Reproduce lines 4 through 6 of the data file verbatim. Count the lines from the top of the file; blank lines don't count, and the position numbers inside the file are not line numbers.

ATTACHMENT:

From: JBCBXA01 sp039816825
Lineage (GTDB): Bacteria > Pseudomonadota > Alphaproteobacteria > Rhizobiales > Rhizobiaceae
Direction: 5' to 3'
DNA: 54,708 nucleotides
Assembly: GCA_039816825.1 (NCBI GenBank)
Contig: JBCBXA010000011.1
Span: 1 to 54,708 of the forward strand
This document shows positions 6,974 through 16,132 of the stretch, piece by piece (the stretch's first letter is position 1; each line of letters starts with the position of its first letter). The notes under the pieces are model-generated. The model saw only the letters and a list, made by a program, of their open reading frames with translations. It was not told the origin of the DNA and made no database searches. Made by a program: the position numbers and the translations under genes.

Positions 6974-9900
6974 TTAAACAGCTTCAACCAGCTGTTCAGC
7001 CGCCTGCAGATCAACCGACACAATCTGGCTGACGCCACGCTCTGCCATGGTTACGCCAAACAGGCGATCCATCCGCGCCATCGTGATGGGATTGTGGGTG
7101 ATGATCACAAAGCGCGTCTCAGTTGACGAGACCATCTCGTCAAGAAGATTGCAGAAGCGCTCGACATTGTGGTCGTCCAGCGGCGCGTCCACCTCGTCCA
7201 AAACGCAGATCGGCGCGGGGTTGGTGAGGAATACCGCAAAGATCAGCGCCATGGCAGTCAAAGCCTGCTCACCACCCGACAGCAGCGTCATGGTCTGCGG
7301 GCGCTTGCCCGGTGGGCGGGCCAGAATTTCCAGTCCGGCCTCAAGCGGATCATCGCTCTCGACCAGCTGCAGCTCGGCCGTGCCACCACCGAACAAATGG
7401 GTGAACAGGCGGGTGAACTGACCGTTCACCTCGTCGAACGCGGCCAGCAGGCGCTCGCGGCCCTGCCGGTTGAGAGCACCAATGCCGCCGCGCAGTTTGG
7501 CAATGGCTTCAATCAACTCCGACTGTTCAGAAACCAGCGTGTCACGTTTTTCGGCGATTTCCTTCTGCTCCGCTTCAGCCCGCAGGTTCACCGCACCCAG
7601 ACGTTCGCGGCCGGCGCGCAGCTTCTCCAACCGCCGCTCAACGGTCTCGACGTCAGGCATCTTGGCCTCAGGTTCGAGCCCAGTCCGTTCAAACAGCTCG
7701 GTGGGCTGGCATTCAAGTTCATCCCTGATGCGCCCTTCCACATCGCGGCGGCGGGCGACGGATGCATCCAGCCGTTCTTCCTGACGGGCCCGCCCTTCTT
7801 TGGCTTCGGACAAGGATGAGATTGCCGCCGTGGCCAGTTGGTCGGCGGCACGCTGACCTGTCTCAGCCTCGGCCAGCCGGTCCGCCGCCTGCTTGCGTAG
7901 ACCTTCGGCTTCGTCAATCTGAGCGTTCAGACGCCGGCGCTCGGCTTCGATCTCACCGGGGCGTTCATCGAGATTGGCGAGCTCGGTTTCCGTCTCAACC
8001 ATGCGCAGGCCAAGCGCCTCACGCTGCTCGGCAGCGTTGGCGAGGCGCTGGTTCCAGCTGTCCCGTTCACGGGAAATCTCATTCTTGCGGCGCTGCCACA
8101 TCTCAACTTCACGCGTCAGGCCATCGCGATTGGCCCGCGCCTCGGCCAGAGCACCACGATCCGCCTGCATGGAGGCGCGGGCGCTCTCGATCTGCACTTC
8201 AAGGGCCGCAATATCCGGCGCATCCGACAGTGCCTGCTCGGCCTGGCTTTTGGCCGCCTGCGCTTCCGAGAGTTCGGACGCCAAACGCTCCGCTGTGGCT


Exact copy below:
DNA: 54,708 nucleotides
Assembly: GCA_039816825.1 (NCBI GenBank)
Contig: JBCBXA010000011.1